James Temperton, Wired UK Article, 2020.

Why the arrest of a journalist in Manila will echo around the world

Investigative journalist and founder of the news site The Rappler, Maria Ressa warns that the mass manipulation of social-media accounts in the Philippines was a testing ground for changing power structures globally and is a threat to democracy. “In the aftermath of Duterte’s election in 2016, Ressa and The Rappler were among the first to sound the alarm on how fake news, particularly fake news on Facebook, shaped the Philippine election — a line of coverage that proved particularly prescient. The outlet has also been at the forefront of covering Duterte’s call to shoot and kill suspected drug users and dealers. Her team of reporters has investigated allegations of police misconduct and highlighted the lack of justice for victims of the police-led campaign… In his 2017 State of the Union address, [Duterte] called out the company by name, implying, without citing evidence, that it was foreign owned. Not long after, the country’s Securities and Exchange Commission opened an investigation into the company’s ownership structure. The commission later revoked Rappler’s license, a decision that was denounced by journalists and rights groups…”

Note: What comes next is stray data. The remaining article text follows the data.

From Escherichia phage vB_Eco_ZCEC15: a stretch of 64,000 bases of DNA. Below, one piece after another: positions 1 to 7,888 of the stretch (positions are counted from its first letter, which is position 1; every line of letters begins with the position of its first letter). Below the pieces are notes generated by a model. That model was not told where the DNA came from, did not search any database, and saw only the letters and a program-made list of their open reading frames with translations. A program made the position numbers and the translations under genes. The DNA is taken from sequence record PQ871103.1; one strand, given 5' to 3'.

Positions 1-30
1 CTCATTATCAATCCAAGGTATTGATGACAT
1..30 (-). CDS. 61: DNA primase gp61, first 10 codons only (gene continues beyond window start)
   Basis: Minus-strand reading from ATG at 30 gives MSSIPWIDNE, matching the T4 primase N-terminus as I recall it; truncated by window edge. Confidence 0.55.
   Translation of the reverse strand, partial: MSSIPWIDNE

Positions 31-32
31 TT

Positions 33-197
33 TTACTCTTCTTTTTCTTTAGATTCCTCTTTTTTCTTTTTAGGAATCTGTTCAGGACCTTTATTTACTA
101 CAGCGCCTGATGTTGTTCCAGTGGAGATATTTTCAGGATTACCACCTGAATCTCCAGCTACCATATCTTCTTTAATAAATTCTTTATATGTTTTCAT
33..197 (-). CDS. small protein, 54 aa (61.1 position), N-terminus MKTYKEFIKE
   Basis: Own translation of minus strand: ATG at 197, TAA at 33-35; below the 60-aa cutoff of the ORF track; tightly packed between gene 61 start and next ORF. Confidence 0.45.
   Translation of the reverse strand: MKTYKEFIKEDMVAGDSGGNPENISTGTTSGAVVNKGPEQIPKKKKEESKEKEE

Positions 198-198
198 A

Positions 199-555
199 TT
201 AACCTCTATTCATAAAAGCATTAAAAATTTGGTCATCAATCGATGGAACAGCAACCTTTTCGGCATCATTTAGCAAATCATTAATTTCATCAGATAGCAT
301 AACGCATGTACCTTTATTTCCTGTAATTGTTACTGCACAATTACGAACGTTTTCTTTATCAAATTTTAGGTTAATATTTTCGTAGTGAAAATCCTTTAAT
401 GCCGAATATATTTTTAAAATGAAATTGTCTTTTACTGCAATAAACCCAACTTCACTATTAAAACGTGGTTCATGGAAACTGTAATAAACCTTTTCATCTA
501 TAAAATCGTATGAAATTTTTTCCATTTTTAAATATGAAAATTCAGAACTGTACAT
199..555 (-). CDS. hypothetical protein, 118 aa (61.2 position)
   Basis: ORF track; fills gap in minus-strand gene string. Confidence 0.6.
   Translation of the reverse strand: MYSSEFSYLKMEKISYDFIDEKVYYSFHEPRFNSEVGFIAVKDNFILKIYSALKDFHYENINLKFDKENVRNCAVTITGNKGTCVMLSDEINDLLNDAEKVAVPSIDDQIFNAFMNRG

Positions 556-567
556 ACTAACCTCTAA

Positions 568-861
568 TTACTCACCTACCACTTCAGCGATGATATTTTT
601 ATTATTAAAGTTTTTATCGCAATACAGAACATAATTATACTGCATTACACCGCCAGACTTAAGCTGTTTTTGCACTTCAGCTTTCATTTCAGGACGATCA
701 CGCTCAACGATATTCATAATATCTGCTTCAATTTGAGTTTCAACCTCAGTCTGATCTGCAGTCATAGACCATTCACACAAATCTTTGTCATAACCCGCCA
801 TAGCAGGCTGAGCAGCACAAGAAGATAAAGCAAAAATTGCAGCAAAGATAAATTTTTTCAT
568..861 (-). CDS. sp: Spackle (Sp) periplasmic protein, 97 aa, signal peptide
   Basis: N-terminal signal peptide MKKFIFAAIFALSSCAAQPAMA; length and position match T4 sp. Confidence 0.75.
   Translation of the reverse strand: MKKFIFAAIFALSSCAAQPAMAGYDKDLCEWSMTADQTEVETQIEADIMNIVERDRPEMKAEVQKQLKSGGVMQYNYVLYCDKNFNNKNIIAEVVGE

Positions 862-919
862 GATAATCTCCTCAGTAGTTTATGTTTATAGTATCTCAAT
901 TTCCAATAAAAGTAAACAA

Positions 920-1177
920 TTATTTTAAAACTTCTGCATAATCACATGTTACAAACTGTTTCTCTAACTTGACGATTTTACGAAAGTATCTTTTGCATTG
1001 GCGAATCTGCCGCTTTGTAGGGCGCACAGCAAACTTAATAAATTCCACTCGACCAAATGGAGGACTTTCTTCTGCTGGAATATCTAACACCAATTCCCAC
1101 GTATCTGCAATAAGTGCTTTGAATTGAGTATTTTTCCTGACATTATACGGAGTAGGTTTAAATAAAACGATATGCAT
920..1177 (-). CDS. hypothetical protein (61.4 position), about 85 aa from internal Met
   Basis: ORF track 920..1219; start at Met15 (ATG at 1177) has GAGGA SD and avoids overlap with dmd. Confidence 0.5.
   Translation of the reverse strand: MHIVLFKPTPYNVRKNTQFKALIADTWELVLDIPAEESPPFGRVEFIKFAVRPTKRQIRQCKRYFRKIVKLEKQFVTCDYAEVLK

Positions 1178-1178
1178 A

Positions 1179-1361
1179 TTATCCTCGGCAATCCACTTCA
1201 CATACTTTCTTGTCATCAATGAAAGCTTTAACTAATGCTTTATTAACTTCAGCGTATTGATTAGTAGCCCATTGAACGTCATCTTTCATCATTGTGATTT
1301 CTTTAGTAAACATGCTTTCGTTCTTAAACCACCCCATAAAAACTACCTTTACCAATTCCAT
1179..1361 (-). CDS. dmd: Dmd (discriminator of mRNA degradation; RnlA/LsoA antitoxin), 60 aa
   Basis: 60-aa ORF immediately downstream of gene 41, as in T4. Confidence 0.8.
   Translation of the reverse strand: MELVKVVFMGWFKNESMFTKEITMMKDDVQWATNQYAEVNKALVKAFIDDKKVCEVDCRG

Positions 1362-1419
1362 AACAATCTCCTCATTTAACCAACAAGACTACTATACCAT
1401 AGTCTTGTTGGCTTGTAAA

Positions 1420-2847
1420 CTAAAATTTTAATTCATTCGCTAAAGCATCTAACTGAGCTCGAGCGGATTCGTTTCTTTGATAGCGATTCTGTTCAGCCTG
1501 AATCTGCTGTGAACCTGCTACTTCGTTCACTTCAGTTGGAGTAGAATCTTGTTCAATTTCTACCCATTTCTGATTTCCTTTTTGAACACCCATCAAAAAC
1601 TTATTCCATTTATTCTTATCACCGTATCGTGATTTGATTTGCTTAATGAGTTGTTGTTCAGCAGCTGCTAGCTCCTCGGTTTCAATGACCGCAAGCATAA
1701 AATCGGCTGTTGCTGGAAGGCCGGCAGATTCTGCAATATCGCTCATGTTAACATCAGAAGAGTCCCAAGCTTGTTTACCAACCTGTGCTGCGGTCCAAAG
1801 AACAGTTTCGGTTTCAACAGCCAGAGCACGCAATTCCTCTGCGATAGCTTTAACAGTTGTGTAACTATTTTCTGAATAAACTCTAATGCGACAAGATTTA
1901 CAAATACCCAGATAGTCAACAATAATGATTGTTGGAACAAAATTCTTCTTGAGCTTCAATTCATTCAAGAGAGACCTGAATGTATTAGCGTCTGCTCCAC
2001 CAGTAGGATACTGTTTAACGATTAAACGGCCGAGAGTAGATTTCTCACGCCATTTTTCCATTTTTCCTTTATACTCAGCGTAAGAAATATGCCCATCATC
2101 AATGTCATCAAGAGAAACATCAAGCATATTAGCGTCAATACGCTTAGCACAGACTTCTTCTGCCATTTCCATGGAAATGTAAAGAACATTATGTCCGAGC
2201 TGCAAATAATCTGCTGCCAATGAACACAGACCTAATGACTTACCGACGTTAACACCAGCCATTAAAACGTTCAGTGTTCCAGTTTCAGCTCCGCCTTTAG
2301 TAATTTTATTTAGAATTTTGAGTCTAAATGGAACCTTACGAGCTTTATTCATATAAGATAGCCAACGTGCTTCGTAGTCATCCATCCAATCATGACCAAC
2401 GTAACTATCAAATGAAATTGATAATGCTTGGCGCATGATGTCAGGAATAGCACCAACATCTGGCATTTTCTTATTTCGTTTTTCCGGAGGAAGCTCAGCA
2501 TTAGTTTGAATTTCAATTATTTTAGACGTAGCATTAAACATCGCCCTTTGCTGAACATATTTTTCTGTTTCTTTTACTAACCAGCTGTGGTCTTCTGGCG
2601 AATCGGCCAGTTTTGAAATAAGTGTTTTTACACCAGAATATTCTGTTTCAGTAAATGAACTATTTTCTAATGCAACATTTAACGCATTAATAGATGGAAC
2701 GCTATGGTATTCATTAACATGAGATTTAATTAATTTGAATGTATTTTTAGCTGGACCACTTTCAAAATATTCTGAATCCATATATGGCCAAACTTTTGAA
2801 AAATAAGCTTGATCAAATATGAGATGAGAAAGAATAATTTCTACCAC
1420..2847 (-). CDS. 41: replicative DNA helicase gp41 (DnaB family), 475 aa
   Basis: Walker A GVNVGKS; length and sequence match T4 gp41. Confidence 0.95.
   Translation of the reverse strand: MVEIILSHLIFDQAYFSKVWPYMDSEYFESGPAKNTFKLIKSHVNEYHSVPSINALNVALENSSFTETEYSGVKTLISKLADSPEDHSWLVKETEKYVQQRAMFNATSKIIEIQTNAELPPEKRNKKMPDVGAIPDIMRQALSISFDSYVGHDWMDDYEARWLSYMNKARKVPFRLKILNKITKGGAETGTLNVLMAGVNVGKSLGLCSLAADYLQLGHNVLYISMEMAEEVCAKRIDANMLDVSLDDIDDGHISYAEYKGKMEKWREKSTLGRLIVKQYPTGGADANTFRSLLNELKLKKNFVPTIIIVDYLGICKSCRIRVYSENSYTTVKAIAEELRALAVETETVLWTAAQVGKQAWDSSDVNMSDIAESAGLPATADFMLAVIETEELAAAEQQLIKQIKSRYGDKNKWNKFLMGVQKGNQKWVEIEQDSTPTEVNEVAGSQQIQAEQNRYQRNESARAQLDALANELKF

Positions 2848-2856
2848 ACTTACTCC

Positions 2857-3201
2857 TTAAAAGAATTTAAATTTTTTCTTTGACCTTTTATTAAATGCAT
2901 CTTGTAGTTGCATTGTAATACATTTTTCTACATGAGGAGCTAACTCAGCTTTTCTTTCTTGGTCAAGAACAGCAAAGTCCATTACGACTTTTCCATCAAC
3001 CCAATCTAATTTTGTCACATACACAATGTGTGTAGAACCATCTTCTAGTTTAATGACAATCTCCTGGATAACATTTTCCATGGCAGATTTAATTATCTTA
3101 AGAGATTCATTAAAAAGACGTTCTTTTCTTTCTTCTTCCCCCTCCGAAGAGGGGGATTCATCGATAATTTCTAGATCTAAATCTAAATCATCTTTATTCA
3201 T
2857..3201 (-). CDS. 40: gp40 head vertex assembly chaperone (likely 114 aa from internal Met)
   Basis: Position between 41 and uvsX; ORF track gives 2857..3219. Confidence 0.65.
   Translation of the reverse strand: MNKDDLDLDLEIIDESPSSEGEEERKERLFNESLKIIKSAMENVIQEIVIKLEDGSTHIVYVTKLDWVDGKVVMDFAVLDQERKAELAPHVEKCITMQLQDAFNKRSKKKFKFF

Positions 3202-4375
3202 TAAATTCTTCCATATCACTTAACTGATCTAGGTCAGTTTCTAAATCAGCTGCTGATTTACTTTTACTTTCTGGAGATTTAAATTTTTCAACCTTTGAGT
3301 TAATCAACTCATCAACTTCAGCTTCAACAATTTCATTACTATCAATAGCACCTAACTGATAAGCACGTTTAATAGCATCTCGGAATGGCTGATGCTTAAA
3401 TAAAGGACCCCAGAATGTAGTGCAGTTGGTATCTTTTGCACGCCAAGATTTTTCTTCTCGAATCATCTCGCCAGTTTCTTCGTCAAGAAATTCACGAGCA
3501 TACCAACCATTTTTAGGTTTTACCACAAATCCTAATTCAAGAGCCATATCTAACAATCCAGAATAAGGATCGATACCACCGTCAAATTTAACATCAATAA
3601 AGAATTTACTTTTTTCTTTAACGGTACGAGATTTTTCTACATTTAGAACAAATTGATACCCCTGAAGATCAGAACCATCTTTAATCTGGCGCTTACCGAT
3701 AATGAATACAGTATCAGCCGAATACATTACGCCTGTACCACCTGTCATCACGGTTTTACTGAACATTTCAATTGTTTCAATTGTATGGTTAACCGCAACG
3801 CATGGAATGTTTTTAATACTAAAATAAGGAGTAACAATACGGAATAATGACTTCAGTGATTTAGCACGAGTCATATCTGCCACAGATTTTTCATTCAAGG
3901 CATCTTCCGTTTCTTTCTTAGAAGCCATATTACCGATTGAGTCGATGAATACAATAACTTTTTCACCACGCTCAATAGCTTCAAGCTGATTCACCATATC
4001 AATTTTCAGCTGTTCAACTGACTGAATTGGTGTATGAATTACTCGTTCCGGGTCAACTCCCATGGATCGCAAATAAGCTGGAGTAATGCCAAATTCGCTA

Maria Ressa, The Washington Post, 2019.

Taxing dissent: Uganda’s social media dilemma

“Since July 2018, when the law went into effect, Ugandans have to pay .05 cents (USD) per day to access the internet along with 50 over-the-top media services (OTTs) — streaming media offered directly through the internet. The taxes apply to social media platforms and apps such as WhatsApp, Facebook, Twitter, Skype and Viber. Given that these social media platforms have been main news distribution sources, journalists noted a significant decline in the level of engagement with readers. With one-third of Ugandans living below the poverty line, surviving on $1.90 USD per day, the new tax drove thousands offline and off social media to meet other basic needs…  Uganda’s finance ministry said the aim of the tax was to raise revenue, but President Yoweri Museveni also called for the tax to regulate ‘gossip.’ Activists slammed it as an attempt to restrict free speech and crackdown on dissent…”